Sergeant Francis Kirkson, a United States Marine Corps born into a large family in Rochester, Minnesota, got her first rifle when she was nine. Her father sent her out to kill squirrels and rabbits for dinner. She loved playing soldier. When she was twenty, she joined up. They shipped her to Parris Island, South Carolina, to learn how to kill people. She told her family she was proud to be accepted into what she called "America's best fighting force." She said, "I truly felt I could help make a better world."
Sergeant Kirkson was in Iraq for only eight months, but when she came home she wasn't the same person. She began working as a preschool teacher. She thought being with young children would be healing and bring her peace. It didn't.
It didn't matter that Fran had never needed to fire her weapon. She had still needed to step over men and women bleeding from unthinkable wounds and repair their radios. Sleeping meant night terrors. Horrific images of war would cause her to bolt upright, her eyes wide with fear. In an altered state, she'd immediately search her bedroom for an M16 that was never there.
The next day she'd head out for a run on her favorite country road, but her vision would go blurry, her body would start to shake, and she'd have to stop. She could drive, but anytime she saw roadkill, her mind would change it into a body bag. She would start to hyperventilate and have to pull over. Finally, one day, alone in her car, on a quiet road in a small Minnesota town, she broke down and sobbed.
She did everything to excess: work, exercise, dieting, physical therapy. She hoped it would build walls in her mind to help keep out the anxiety, the flashbacks and night terrors. Gradually she lost her connections with her family and friends. Anyone's physical touch was intolerable; her ability to trust anyone or anything had entirely ceased.
Sergeant Kirkson called people at the VA hospital. At the end of a four-hour evaluation, the doctor told her she was exhibiting severe post-traumatic stress disorder. After almost two years of outpatient therapy, she still continued to shake whenever one of any number of benign sights or sounds triggered her PTSD. For Fran, trying to live a simple, ordinary life had become intolerable. Her therapist would later tell her that her recovery was beginning to seem hopeless when something unexpected happened: Fran Kirkson came face-to-face with a horse.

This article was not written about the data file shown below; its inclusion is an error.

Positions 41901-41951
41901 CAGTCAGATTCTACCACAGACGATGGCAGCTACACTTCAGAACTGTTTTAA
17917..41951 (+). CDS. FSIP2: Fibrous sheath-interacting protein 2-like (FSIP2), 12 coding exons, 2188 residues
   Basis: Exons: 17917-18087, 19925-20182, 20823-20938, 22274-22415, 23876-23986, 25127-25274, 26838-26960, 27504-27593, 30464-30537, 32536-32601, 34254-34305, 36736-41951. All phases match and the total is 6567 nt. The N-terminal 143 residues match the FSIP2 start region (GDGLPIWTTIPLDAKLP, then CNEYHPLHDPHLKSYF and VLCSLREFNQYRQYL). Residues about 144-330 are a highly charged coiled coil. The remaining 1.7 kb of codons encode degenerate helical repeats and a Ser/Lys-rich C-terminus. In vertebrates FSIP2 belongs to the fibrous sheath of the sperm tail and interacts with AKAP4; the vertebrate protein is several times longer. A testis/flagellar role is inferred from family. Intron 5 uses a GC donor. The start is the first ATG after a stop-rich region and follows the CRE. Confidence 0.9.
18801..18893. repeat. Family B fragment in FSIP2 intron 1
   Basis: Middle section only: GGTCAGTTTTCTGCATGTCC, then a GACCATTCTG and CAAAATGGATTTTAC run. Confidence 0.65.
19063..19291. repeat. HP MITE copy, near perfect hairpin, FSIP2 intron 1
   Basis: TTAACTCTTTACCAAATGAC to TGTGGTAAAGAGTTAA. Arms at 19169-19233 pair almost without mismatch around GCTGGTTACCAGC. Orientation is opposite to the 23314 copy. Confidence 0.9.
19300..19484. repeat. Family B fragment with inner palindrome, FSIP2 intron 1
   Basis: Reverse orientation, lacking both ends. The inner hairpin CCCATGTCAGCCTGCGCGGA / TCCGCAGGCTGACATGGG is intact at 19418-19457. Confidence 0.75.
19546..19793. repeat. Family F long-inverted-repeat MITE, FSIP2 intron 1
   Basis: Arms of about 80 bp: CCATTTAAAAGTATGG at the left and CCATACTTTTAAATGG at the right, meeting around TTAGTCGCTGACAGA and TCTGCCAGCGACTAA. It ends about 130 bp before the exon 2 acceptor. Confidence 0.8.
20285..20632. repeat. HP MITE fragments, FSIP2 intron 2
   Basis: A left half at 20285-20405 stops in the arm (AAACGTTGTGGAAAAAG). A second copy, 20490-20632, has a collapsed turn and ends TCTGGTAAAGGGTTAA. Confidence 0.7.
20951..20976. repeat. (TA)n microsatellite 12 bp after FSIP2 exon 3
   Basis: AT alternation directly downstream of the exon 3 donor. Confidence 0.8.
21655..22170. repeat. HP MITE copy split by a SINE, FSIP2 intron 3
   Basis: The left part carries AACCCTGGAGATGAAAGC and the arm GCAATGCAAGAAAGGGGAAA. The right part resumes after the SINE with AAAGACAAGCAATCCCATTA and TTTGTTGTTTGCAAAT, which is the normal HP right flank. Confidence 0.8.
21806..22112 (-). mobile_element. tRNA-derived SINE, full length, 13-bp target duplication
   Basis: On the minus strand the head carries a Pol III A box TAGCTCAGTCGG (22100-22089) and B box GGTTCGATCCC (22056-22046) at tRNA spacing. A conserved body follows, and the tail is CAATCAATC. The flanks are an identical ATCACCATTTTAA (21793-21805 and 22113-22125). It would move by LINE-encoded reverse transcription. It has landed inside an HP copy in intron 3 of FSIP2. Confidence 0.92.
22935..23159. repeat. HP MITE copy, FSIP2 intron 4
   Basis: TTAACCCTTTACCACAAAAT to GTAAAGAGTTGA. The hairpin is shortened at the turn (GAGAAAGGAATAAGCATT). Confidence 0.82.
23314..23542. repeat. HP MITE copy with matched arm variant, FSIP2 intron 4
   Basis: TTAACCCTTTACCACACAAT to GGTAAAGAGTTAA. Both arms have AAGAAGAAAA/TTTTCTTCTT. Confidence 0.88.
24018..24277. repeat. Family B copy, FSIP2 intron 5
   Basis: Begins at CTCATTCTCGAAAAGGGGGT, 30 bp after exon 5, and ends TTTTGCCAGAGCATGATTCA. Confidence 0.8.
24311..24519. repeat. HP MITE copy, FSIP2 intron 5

It happened by accident. On one of her weekly five-mile runs, Fran encountered two women on horseback coming toward her down the road. Fran knew nothing about horses but had always loved the way they looked. She stopped running, slowly approached one of the riders, asked if she could touch her horse, and ever so gently put her hand on the horse's neck.
Months later, she would tell her therapist that being close to the horse, smelling him, hearing him breathe, and feeling his soft yet powerful neck brought her a feeling of connectedness she had never known and couldn't explain. She said it was the first time she ever remembered feeling "okay in my own skin."
The natural ability of a horse to accept, without judgment, anyone, including a soldier who had seen or done horrific things and, by so doing, express compassion and benevolent acknowledgement was another extraordinary gift that horses were capable of giving to humans.
Fran entered a program called Horses For Heroes, at Hearts and Horses Therapeutic Riding Center in Loveland Colorado, developed a friendship with a horse named Rainbow.
"One day, after about two weeks, I put out my hand and she touched it with her nose. Then she dropped her head low and let me gently rub her face and give her a kiss. I think it was the first time in my life I ever felt love, like her to me and me to her. I felt safe with her. I felt I mattered. I know this sounds weird, but when I looked in her eyes I felt like she knew who I was."
"The hardest part of war isn't being there, it's the coming home. You're not the same person. When I came home, I felt like everyone wanted something from me--my friends, my family. They wanted me to spend time with them; they wanted me to be happy. They wanted me to help them feel okay about me. They meant well, but they didn't understand. I just wanted to be alone--that's all I could handle."
"War kills your sense of trust. I didn't know if somebody wanted to be with me to make me feel good or to make themselves feel good. My horse Rainbow didn't know me from before the war. All she knew was what she saw when we met. She didn't want anything from me, didn't expect anything. I didn't have to talk about my feelings; I could just feel them, and she was okay with it. She opened me up. When I realized she had started to trust me, it was the first time since I had come home from the war that I felt like me, like I had gotten my old self back."
Today there are many equine programs available to the thousands of veterans who suffer from the devastating wounds of war and specifically PTSD. The Wounded Warrior Project, working in conjunction with PATH Intl. Equine Services for Heroes is a nonprofit veterans' service organization that offers a variety of programs, services, for veterans of all military actions that followed the events of September 11, 2001.
This story is adapted from my new book RIDING HOME: The Power of Horses to Heal and appears in Chapter 6 ~"The Walking Wounded ~ Horses For Heroes". It is this amazing power of horses to heal and teach us about ourselves that is accessible to everyone and found in the pages this book. To learn more about the book please visit: http://www.ridinghome.com Every book ordered will benefit veterans with PTSD, children with autism and children of families in need. Articles & blogs by Tim Hayes are at: http://www.hayesisforhorses.com. For clinics, classes or private sessions contact: email@example.com
© Tim Hayes 2015